The Salina Journal from Salina, Kansas on May 17, 1995 · Page 1
Get access to this page with a Free Trial

The Salina Journal from Salina, Kansas · Page 1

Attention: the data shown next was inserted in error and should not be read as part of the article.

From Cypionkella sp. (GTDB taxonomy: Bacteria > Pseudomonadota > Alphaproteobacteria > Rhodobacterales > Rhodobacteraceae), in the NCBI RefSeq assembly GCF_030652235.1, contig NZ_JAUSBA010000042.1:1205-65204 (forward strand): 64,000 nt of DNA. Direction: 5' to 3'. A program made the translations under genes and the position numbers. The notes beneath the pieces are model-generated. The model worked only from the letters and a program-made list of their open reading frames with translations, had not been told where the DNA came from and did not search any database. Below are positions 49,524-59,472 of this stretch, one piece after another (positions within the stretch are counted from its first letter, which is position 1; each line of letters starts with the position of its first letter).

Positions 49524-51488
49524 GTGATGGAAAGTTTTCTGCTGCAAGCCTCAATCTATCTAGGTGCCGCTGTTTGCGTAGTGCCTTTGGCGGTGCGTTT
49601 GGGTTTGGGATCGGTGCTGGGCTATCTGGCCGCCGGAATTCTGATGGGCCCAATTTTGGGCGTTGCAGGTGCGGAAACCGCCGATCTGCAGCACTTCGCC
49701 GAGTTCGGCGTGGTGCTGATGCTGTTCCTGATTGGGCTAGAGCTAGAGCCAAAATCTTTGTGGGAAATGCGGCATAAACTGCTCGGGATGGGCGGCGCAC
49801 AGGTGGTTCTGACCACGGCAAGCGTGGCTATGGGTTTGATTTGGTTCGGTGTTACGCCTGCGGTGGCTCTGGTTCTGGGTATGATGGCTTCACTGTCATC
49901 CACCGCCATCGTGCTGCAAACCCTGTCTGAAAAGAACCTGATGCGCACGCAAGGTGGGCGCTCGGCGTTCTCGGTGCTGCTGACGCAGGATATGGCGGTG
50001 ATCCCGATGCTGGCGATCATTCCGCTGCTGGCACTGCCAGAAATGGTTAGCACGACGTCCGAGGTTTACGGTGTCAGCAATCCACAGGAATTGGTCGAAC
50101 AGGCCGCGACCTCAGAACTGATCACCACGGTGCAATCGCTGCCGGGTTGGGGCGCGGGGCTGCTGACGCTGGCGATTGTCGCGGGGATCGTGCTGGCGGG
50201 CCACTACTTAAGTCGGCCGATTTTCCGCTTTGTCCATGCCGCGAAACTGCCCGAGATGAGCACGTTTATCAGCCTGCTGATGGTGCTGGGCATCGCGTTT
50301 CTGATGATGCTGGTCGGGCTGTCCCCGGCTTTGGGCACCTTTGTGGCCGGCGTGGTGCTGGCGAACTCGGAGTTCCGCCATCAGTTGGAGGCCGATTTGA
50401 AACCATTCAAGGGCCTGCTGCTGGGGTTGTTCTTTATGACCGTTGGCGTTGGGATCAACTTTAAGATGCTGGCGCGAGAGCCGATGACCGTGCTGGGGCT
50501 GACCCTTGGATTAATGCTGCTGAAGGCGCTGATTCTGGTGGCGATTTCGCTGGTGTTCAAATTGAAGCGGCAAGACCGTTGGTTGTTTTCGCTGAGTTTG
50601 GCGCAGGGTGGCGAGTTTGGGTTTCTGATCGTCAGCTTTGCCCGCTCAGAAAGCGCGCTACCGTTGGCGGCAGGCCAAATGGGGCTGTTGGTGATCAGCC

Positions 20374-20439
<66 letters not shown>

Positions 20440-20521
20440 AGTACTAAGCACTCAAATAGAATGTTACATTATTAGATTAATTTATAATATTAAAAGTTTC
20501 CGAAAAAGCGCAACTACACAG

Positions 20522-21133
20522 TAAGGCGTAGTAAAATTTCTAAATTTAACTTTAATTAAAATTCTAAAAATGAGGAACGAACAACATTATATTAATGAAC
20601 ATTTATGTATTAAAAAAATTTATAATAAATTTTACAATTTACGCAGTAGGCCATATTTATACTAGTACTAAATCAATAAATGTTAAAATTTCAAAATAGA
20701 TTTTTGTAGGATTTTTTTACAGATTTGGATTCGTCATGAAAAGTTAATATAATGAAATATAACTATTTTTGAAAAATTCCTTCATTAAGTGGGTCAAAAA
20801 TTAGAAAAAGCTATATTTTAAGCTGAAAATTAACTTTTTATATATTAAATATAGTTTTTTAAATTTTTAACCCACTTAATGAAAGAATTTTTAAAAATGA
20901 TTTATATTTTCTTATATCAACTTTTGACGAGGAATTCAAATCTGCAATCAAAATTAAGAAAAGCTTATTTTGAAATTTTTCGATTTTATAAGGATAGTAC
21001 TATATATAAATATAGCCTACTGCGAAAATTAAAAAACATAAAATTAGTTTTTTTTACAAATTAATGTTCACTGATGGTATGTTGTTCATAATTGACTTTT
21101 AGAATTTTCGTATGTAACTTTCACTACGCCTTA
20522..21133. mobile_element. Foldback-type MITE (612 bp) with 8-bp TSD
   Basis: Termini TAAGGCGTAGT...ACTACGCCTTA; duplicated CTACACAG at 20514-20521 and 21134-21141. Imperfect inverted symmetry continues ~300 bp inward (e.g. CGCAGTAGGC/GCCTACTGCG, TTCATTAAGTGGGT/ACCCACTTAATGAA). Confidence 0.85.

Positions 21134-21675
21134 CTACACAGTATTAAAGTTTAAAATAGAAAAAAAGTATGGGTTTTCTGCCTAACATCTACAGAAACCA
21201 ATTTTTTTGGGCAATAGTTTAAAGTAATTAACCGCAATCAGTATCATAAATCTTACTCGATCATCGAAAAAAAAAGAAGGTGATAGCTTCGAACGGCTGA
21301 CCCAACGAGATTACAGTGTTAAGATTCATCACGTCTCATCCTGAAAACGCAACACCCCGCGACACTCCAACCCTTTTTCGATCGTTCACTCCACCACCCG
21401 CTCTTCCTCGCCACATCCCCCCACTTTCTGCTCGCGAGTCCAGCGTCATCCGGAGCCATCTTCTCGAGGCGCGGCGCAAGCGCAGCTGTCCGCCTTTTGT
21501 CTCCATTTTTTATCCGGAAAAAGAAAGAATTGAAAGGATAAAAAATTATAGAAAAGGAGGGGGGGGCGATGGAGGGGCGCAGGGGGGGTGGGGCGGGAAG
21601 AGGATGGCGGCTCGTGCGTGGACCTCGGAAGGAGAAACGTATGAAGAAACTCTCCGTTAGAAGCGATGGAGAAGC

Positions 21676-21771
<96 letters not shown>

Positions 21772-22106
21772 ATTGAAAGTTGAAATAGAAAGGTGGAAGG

Salina, Kansas
Issue Date:
Wednesday, May 17, 1995
Page 1
Start Free Trial